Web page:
“I dive into the future / But I’m blinded by the sun / I’m reborn in every moment / So who knows what I’ll become.”

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Lady Gaga Checks in to American Horror Story Season Five

AHSIt’s fall again, which means it’s time for American Horror Story’s newest season. Heading into its fifth year, the show returns with the Hotel motif, and promises a season full of ghosts, addictions, and murders based on the Ten Commandments.

That’s not to mention the return of a star-studded cast, including show veterans like Cathy Bates and Evan Peters, as well as newcomers like Lady Gaga and Cheyenne Jackson. Some fans will be disappointed to know that Jessica Lange will not be returning, but as the actress herself noted at the end of Freak Show, there was no topping that performance, so it was time for her to bow out.

Hotel kicked off with what is, by far, the show’s weirdest opening yet—but it was also one of the rockiest and most disheartening. While there were some great elements (like a man being killed and sowed into a mattress only for his ghost to reach out and drag new tenants in), viewers have been faced with an alcoholic-but-now-sober cop who feels responsible for his son going missing, the ghost of a heroin addict that lures the living into the grip of drug and alcohol abuse, and near-constant references to The Shining.

As with all AHS seasons, there are two main stories here. While the first is the cop investigating a string of murders and looking to redeem himself for ‘killing’ his son when the child is abducted at a fair, the other follows Lady Gaga (as The Countess Elizabeth), who is another knock-off vampire-that-is-not-a-vampire. While she drinks blood, dresses in provocative yet often Victorian-esque fashion, and relentlessly pursues  drugs, sex, and alcohol to spice up her immortal and eternally young existence, she can go out in sunlight and describes her condition as ‘a virus.’

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What to Watch on Halloween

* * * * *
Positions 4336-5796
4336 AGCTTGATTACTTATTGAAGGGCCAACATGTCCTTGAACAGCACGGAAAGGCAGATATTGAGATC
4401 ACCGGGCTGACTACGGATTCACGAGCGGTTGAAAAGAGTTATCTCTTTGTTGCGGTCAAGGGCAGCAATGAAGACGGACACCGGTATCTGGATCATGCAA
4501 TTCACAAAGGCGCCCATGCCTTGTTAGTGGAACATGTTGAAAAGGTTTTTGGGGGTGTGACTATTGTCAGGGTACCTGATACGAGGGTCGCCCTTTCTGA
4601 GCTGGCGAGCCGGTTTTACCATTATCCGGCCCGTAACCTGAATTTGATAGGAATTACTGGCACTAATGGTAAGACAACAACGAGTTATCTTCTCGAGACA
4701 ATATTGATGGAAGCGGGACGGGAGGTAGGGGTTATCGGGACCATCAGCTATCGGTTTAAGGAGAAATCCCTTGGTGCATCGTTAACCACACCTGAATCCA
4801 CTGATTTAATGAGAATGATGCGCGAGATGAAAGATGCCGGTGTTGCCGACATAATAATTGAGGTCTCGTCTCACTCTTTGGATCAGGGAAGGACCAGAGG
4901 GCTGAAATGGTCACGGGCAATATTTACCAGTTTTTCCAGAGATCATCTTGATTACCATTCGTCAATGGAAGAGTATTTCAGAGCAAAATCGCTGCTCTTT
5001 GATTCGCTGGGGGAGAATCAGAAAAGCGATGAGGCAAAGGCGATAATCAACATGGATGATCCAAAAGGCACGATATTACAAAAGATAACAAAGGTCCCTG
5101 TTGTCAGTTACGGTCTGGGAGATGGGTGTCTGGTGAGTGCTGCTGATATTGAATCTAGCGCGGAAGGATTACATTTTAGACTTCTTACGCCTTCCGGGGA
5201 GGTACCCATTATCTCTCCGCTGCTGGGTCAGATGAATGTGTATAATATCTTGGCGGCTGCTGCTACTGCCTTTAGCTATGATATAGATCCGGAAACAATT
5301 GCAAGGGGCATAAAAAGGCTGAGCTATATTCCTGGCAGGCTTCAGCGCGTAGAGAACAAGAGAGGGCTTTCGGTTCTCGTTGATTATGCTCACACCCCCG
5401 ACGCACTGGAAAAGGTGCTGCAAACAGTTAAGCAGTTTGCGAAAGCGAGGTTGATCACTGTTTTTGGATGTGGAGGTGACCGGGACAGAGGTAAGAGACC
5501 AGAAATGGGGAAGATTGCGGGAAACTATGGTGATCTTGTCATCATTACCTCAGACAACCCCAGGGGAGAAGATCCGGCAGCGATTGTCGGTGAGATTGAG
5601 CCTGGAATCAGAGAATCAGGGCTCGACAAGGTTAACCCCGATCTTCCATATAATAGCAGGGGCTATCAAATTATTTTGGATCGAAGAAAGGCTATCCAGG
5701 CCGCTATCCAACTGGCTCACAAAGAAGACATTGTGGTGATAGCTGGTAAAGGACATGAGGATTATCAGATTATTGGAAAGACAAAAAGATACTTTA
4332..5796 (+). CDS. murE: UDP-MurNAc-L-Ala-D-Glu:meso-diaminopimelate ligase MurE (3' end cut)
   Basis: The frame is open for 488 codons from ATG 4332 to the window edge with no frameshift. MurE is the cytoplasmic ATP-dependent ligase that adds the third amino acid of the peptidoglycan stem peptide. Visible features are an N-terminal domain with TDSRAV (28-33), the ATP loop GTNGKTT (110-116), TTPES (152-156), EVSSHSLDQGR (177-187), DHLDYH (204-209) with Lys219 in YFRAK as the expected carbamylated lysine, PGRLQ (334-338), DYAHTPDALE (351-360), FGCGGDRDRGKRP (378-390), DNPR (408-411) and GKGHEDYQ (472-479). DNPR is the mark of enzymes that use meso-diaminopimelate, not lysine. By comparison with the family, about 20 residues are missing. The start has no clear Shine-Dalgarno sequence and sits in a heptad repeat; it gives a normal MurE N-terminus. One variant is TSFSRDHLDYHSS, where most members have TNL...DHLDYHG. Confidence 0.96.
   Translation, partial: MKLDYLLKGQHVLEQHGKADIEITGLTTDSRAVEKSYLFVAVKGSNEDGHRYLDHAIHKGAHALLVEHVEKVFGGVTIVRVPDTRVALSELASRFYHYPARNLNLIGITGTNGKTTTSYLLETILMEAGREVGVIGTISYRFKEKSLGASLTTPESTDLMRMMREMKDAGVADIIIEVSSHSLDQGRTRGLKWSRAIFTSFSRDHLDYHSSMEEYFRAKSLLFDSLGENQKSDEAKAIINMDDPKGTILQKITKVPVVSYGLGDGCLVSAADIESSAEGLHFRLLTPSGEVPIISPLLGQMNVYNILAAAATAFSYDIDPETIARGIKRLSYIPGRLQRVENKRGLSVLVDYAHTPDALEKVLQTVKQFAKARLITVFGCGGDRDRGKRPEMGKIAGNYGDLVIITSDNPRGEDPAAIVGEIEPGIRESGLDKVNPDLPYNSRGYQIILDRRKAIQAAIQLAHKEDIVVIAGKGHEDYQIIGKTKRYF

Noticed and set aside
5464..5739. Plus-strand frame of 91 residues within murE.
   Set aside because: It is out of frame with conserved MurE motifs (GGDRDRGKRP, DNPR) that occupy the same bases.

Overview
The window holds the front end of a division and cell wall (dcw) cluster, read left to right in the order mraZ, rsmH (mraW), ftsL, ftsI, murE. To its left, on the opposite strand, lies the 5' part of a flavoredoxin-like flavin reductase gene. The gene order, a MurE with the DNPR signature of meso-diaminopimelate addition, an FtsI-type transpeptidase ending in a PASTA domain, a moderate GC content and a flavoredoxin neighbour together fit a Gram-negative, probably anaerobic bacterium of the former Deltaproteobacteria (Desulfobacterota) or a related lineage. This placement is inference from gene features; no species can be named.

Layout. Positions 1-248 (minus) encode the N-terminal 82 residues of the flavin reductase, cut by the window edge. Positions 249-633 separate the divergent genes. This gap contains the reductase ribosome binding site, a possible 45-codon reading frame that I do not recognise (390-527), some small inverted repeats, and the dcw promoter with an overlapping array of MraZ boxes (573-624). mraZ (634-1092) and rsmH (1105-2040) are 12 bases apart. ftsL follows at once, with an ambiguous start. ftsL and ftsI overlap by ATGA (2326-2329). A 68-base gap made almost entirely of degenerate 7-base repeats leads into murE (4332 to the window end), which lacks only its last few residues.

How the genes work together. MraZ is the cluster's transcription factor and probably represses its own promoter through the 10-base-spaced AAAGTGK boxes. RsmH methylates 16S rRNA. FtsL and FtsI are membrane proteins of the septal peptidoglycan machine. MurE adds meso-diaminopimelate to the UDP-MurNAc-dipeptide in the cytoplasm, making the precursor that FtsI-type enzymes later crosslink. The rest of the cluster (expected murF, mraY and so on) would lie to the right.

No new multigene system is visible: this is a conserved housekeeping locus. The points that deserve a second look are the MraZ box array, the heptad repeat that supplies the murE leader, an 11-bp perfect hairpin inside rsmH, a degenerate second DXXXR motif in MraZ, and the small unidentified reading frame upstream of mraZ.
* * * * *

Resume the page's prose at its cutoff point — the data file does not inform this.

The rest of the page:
The ShinningFall means pumpkin spice lattes, carving pumpkins, apple picking and, of course, watching horror films on Halloween. Everyone has their favorite seasonal movies to watch—when it comes to Halloween, my favorite has always been Casper Meets Wendy. But for those of you who can’t get enough of horror and suspense, here are some of the best horror films to watch this season.

Upon doing some research for this article, I discovered the website Ranker, which is a credible website that thoroughly ranks the best and the worst of everything from movies to trends, people, places, music, sports teams, cars and so on. Ranker’s list of the 10 best horror films streaming on Netflix this fall includes The Omen, Night of the Living Dead, Rosemary’s Baby, Scream 1, 2 and 3, Let the Right One In, Tucker & Dale vs. Evil, V/H/S, Children of the Corn, Identity and The Conjuring.

IMDB offers a similar list on its website, but features a vastly different selection of films. IMDB recommends The Shining, Alien, Shaun of the Dead, Psycho, Cloverfield, Zombieland, Saw, The Exorcist, 28 Days Later and Sweeney Todd: The Demon Barber of Fleet Street.

Ranker’s top pick, The Omen, was released on June 25, 1976. The R rated movie received a 7.6 out of 10 on Rotten Tomatoes. The movie begins when Robert Thorn’s wife, Kathy, has a stillbirth. A priest suggests adoption to the grieving couple, and while Robert and Kathy are hesitant at first, Robert agrees, thinking it would cheer up his devastated wife. They adopt a little boy named Damien, but things take a scary turn when the couple is informed that Damien is the son of the devil who is out to kill everyone around him, and the only way to stop Damien is to kill him.

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“Pan” Adaptation Misses the Mark

Peter Pan 1I really had high expectations for the movie Pan because of my love for the story and the iconic characters of Neverland. I was hoping to get that magical, heroic feel when watching this adaptation of one of the most beloved children’s stories, but I got nothing but a predictable plot that never took off. I expected the film to tell the origin story of how Hook became Peter’s enemy, but it focused instead on the defeat of Blackbeard, an original character that I couldn’t have cared less about.

The movie starts off with a woman running through London with a baby in her hands. It is revealed that she is Peter’s mother (Amanda Seyfried) and is dropping her son off at an all boys orphanage. 12 years later, Peter (Levi Miller) spends his time trying to find his mother and being bullied by the nasty nuns that run the orphanage he stays in. One night, when the boys are sleeping in bed, the nuns help the pirates kidnap the orphans. In the next scene, we are taken to a mine where men dig for Pixie Dust for the loathsome Blackbeard (Hugh Jackman) and the boys who are kidnapped are forced to assist.